Saturday, February 27, 2010

Karen Kunc Demo

On Thursday, a friend invited me up to her printmaking class at Wheaton College (Norton, Mass) to sit in on a woodcut demo by Karen Kunc. This was a wonderful opportunity to see the artist in action, hear her discuss her techniques and processes and then view her work in the Beard Gallery.

I have always been intrigued by the unique opportunities that the transferred image affords. Over the years, I have researched and worked in a number of processes and never tire of the technical aspects of the various mediums. I welcome the opportunity to see what "tricks of the trade" others have to offer. Fortunately, printmakers are a very generous bunch who love to share their expertise.

Tear, Tear

Didn't get a lot done in the studio this past week. I was slightly derailed by a physical discovery on Monday morning, which lead to various appointments and records gathering. Sometimes things just crop up out of the blue and everything else takes a back seat. As I was organizing some work, to keep busy, I came across a piece I did the last time nature threw me a curve ball. Fortunately all turned out well then and I'm convinced that it will be the same this time.

I titled this print Tear, Tear. It's two plates, a collagraph and a photo intaglio, with chine colle and thread. I loved the fact that the same word "tear" had two different meanings but those definitions seemed to be so linked and appropriate at the time.

Thursday, February 11, 2010

OK, So I'm a Magpie

As I was straightening up my studio, I was noticing how many "little" collections have cropped up over the years. I just can't seem to help myself when it comes to picking up or hanging on to stuff. Before I realize it, another collection is born.

I know that I have another container of keys stored away somewhere as well as another box of glasses. There's jars of wishbones, watch parts, and insects and 3 envelopes of moth wings.

As a nod to my love of the Wizard of Oz, I've inadvertently started a collection of hour glasses and if the Tin Man should stop by, well my collection of oil cans would serve him well.

Six antique irons stand ready on a windowsill. They're actually quite useful so I think of them as tools rather than a collection. They're used as weights when gluing collagraphs, collages and books and to hold printing paper in place, on the press bed, when printing multiple plates. I also discovered that two of them spaced just so are perfect when it comes to holding my large roller when I'm in the process of printing.

I've been a Magpie all my life; I can't help it. My collecting tendencies were magnified when I was teaching because I was always looking for interesting things for my students to draw. It was not uncommon for me to drag home some pretty strange things for my classroom and I actually developed quite a reputation for setting up fantastic still life arrangements. (Someone once called me a frustrated window designer.) You can imagine my still-life closet after 35 years of teaching! The kids were often blown away by what awaited them and the best part was that they were inspired and couldn't wait to do some solid observational drawing.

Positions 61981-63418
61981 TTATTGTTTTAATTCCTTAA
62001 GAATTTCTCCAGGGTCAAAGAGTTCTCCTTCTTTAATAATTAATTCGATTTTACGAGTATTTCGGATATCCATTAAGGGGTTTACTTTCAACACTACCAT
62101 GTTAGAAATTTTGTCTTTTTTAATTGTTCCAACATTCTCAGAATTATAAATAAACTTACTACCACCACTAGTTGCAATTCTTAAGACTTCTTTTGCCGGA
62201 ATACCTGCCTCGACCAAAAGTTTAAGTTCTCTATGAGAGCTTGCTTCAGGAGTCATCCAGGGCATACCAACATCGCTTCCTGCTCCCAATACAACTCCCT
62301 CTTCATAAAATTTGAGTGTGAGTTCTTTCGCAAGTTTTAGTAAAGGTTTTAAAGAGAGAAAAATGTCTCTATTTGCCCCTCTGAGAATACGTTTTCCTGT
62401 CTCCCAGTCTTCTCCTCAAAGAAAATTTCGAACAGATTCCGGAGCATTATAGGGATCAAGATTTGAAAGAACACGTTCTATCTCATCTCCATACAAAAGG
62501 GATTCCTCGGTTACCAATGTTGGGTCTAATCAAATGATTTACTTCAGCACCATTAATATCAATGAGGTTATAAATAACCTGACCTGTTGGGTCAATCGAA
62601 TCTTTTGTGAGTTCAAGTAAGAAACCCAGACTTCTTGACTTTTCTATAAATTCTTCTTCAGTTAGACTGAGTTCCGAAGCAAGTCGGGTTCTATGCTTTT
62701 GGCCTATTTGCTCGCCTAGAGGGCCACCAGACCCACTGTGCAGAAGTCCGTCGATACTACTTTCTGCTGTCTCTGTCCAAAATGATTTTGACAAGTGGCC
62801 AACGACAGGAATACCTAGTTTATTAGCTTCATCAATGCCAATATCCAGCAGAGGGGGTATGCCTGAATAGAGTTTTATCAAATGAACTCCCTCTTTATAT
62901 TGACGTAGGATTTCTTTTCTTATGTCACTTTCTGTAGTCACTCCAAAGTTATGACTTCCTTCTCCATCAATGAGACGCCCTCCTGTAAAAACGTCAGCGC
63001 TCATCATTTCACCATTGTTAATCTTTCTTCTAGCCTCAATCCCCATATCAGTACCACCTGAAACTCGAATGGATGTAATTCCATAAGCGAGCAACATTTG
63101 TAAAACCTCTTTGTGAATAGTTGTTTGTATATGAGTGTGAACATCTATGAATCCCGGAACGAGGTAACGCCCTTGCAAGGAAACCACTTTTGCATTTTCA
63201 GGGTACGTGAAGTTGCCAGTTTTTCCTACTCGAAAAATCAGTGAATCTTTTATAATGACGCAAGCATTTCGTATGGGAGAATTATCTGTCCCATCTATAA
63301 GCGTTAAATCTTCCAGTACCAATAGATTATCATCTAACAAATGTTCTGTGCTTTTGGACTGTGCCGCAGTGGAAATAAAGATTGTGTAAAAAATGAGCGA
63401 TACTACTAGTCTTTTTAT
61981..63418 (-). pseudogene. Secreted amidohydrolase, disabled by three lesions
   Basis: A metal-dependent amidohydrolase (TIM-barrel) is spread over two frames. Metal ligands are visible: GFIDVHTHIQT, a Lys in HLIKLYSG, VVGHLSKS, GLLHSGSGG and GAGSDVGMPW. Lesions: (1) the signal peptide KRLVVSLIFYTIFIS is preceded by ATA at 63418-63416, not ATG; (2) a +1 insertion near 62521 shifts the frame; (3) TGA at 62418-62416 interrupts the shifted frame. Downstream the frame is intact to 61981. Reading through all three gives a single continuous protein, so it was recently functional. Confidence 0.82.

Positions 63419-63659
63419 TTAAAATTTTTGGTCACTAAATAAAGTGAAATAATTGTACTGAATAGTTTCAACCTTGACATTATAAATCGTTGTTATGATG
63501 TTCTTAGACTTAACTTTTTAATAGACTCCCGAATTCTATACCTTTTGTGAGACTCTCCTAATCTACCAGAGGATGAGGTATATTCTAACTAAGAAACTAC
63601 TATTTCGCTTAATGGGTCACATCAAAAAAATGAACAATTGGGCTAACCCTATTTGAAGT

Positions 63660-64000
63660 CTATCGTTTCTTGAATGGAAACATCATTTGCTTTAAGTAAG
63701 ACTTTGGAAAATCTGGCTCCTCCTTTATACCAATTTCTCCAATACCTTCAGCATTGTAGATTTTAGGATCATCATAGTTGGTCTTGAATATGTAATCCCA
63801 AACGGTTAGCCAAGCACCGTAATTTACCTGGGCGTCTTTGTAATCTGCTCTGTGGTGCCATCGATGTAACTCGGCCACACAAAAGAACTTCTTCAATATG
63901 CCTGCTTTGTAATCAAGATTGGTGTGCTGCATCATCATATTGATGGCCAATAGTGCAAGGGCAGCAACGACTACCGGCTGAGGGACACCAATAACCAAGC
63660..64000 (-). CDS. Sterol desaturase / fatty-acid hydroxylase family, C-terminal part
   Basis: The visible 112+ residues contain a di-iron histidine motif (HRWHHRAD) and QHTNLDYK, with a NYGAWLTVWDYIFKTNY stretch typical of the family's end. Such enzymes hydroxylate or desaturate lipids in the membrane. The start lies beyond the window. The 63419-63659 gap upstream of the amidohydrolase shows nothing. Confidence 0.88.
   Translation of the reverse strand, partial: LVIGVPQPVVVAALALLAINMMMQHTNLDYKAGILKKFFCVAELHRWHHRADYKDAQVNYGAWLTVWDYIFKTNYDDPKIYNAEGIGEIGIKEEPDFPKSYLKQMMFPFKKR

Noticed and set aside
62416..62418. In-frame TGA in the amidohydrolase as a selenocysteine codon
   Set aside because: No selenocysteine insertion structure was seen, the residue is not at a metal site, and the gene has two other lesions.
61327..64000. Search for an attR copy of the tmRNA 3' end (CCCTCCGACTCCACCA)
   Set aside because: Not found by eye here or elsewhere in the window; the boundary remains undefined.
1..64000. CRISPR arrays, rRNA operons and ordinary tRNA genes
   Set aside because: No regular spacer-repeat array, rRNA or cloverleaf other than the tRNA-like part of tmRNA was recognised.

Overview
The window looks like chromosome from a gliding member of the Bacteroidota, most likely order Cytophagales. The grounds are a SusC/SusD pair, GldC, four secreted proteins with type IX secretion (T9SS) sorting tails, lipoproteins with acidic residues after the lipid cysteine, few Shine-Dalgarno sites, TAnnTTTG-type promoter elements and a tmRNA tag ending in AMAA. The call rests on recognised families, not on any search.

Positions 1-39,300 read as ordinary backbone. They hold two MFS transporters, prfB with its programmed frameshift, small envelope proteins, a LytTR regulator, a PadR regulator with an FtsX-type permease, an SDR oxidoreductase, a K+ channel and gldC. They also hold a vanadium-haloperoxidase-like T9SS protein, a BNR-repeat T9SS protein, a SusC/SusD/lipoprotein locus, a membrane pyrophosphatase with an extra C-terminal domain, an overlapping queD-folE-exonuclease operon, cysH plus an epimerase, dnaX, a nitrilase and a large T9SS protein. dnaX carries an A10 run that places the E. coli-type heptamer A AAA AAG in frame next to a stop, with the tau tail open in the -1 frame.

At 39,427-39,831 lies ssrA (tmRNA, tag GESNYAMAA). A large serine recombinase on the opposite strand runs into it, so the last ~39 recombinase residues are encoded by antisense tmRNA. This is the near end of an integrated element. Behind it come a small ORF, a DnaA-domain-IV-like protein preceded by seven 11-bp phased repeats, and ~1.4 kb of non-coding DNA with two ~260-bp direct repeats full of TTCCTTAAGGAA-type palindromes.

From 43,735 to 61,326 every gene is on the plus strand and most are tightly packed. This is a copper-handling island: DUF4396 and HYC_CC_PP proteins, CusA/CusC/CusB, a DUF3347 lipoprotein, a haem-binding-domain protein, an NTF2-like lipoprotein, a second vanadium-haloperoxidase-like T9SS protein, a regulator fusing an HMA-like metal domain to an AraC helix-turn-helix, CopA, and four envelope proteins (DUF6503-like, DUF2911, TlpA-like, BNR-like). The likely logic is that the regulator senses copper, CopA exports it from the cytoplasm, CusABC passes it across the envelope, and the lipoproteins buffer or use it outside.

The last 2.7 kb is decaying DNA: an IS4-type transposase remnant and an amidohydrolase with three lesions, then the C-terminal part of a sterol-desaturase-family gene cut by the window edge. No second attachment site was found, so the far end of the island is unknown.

The bottom line is that I need "treasures" around me
. I love their forms, colors and textures and find inspiration in objects; not to mention that it makes for an interesting environment. I just need to be mindful of keeping this habit in check.

There's Nothing Like a Good Book

A few years ago my husband made me this wonderful bookshelf. (He's fantastic in the wood shop!) It's composed of 3 vertical and 8 horizontal planks of wood that slide together and interlock like a giant puzzle. There's no mechanical fasteners used and if you need to move the shelf, you just slide it apart. It's a great piece of furniture and a work of art in its own right.

Lately I've been thinking that I need to do a little weeding out before books and magazines take over completely. (I'm a sucker for art books.) I plan on going through everything and pass on volumes I don't need.

This may turn out to be easier said than done.

Finishing Touches

Spent the morning punching holes, tapping in eyelets and lacing thread onto my recent edition.

I wanted (and needed) to get the bits and pieces, tools and whatnot out of the way so I could straighten up before starting a new piece; a clean slate so to speak.

Saturday, February 6, 2010


I just completed "Bound".

I'm happy that I moved the quartet of images from the center of the background and introduced a more random lace pattern. There are two plates. The background plate was inked as an intaglio with a warm yellow and then a surface roll of gray blue ink was applied. The small intaglio plate was inked in a dark blue gray, placed in position, and run through the press.

I finished the print by adding metal eyelets and black cotton twine for lacing. Yellow ocher thread was hand stitched in the central section.

Thursday, February 4, 2010

Stepping Back to Move Forward

The piece I'm working on just doesn't seem to be coming together; it's too static. I've decided to experiment with other options so I've cut up some of the proofs and played around with rearranging the background. I ended up making a new negative, on transparent mylar, that is a combination of a printed lace pattern, Stablio pencil, and Graphic Arts water-based ink. After making a new plate, I'm ready to pull some proofs and see what happens.

Sometimes you just have to take a step back to move forward.